Women vs Men With Premature ASCVD Report Worse Healthcare Access and Physical, Mental Health

Lonely woman with depression.
A woman sits alone in her bedroom, visibly upset.
Using data from adults with premature atherosclerotic cardiovascular disease, researchers analyzed the relationship between sex and physical and mental health, as well as health care access.

Women with premature atherosclerotic cardiovascular disease (ASCVD) are more likely than men to report worse overall physical and mental health, the inability to consult with a physician because of cost, and cost-related medical nonadherence, according to a study published in JAMA Cardiology.

The investigators sought to explore the association of sex with physical and mental health domains, as well as health care access, among adults with self-reported premature ASCVD. Researchers conducted a retrospective analysis between 2016 and 2019 using data on adults enrolled in the US Behavioral Risk Factor Surveillance System (BRFSS) survey. Participants aged 18 to 55 years were identified through the BRFSS. All relevant data were examined from June to July 2021. In this analysis, self-reported ASCVD was defined as “having a history of coronary artery disease, myocardial infarction, or stroke.” The main outcome measures of the study were self-reported physical and mental health, along with measures of health care access, which included self-reported cost-associated medication nonadherence and the inability to consult with a physician because of the cost.

Among 748,090 adults 18 to 55 years of age who were identified between 2016 and 2019, a total of 28,522 had self-reported premature ASCVD. Overall, 47.0% of the individuals identified were women. Following multivariable logistic regression analysis, women vs men with premature ASCVD were significantly more likely to report overall poor physical health (odds ratio [OR], 1.39; 95% CI, 1.09 to 1.78; P =.008), clinical depression (OR, 1.73; 95% CI, 1.41 to 2.14; P <.001), cost-related medication nonadherence (OR, 1.42; 95% CI, 1.11 to 1.82; P =.005), and the inability to consult with a physician because of cost-related issues (OR, 4,52; 95% CI, 2.24 to 9.13; P <.001).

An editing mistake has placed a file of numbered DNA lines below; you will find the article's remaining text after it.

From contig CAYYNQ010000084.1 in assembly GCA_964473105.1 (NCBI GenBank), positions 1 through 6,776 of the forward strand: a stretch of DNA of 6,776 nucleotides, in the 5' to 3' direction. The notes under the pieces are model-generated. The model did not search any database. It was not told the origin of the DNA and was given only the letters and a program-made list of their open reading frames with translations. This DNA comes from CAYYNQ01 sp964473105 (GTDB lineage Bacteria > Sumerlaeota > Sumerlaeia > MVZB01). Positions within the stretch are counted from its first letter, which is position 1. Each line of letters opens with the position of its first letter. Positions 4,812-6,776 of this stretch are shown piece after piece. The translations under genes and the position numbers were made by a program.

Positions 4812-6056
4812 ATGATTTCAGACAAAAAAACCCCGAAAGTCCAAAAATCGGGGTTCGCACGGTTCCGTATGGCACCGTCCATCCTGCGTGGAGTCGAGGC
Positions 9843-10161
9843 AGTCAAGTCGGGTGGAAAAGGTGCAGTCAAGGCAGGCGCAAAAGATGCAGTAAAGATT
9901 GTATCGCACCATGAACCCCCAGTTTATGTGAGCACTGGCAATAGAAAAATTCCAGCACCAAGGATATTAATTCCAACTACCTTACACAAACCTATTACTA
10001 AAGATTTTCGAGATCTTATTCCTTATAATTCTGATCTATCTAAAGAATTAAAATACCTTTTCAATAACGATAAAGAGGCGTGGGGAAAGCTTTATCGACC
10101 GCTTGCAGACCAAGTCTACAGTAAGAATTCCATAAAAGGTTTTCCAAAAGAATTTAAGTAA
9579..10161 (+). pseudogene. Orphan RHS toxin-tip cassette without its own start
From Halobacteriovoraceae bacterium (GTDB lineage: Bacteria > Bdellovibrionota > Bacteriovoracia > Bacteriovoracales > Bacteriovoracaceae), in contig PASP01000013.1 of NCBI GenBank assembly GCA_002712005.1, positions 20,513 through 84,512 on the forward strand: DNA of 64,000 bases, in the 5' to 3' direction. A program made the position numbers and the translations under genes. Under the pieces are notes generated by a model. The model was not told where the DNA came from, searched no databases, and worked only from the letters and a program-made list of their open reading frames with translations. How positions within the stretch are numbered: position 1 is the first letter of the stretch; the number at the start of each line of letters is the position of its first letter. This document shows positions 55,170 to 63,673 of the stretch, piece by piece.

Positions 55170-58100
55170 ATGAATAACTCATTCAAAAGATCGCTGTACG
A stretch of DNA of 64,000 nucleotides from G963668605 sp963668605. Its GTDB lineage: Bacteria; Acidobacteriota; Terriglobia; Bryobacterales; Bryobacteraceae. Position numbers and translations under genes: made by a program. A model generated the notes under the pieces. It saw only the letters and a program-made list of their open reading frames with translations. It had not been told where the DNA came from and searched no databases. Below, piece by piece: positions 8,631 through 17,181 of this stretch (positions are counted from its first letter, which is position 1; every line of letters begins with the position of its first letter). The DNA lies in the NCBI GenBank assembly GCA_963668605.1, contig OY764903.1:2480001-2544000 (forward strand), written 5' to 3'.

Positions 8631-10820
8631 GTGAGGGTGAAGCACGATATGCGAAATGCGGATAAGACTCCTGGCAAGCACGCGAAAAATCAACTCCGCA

These findings were in spite of the fact that women were statistically significantly more likely than men to have health care coverage (85.3% vs 80.8%, respectively; P =.04) and to have a primary care physician (84.2% vs 75.7%, respectively; P <.001).

The researchers concluded that the results from the current study show that interventions designed to address mental health and out-of-pocket costs are greatly needed in the adult patient population with premature ASCVD.

“These findings underscore the importance of narrowing cardiovascular disparities by encouraging policy-level efforts that advocate for integrating social determinants of health into existing clinical delivery support systems and promote investments in developing social risk assessment tools that enable physicians to specifically target this vulnerable population,” the study authors noted. “Lastly, our results highlight the need for policy-level interventions to address out-of-pocket costs for this young patient population.”

Disclosure: Some of the study authors have declared affiliations with biotech, pharmaceutical, and/or device companies. Please see the original reference for a full list of authors’ disclosures. 


Jain V, Al Rifai M, Turpin R, et al. Evaluation of factors underlying sex-based disparities in cardiovascular care in adults with self-reported premature atherosclerotic cardiovascular disease. JAMA Cardiol. Published online January 5, 2022. doi:10.1001/jamacardio.2021.5430.